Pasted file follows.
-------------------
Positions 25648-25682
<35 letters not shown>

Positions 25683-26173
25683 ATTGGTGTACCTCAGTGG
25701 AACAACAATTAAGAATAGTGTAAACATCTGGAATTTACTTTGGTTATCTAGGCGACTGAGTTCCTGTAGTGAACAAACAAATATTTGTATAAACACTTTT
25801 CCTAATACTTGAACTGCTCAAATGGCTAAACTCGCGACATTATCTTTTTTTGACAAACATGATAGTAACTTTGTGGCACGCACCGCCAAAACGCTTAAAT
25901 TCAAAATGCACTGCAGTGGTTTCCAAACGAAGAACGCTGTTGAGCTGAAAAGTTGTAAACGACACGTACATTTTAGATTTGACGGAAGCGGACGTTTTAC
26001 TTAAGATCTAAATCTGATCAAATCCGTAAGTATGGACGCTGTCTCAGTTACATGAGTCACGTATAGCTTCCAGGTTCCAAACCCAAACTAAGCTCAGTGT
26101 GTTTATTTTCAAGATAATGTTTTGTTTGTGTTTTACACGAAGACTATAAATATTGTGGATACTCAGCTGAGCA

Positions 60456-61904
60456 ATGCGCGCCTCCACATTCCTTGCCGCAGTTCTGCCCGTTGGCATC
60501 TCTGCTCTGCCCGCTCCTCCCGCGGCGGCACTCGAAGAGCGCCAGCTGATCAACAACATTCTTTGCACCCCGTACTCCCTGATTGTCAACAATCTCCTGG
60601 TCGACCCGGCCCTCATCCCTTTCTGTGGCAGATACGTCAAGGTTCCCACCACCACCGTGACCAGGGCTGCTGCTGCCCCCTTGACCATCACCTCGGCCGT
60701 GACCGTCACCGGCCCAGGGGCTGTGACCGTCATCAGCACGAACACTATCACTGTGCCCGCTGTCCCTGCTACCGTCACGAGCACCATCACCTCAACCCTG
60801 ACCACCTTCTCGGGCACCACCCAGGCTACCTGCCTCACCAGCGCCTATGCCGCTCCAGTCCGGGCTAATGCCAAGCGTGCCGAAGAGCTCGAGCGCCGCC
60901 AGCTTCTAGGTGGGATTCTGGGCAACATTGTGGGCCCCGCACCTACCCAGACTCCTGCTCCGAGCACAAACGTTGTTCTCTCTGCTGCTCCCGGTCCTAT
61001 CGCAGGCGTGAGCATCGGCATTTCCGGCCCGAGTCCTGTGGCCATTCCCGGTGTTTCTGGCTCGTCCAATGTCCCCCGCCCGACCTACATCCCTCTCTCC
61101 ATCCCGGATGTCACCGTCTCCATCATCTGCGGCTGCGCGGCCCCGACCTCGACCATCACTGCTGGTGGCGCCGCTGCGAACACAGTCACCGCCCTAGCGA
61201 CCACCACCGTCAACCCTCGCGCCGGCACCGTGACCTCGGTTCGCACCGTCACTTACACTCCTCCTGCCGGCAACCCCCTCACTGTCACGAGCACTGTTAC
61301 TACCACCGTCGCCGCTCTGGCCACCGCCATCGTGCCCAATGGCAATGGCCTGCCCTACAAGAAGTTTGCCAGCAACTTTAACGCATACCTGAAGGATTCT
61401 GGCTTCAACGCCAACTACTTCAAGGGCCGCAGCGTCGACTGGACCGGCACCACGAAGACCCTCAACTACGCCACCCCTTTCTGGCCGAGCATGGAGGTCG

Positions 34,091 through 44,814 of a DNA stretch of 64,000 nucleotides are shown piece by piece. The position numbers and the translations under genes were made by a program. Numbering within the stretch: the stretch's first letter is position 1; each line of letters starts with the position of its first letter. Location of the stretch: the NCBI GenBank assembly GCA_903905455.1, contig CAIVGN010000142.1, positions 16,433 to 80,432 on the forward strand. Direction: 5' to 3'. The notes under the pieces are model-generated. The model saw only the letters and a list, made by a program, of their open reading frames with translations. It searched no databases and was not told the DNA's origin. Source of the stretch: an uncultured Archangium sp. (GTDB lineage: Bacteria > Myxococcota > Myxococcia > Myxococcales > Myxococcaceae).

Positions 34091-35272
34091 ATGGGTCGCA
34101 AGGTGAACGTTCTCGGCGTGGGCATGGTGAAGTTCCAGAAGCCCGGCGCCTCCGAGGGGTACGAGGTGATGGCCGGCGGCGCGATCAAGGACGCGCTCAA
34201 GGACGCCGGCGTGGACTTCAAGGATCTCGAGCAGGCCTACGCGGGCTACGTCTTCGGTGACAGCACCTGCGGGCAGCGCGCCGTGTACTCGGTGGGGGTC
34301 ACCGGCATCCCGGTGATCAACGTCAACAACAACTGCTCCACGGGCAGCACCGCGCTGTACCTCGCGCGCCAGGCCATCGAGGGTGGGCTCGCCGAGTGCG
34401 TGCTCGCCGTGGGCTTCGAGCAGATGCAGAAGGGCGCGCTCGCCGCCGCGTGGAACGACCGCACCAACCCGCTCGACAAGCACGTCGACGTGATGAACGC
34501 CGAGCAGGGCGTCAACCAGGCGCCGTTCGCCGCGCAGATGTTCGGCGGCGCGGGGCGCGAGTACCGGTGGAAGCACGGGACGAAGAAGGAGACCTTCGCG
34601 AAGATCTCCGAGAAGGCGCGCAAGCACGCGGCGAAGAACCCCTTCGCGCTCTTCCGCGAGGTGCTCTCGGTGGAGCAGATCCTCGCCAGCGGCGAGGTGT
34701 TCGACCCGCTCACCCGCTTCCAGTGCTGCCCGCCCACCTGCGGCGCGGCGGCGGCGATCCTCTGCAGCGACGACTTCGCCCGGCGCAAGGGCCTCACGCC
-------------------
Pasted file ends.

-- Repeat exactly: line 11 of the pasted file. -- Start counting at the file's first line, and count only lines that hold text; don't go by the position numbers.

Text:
60456 ATGCGCGCCTCCACATTCCTTGCCGCAGTTCTGCCCGTTGGCATC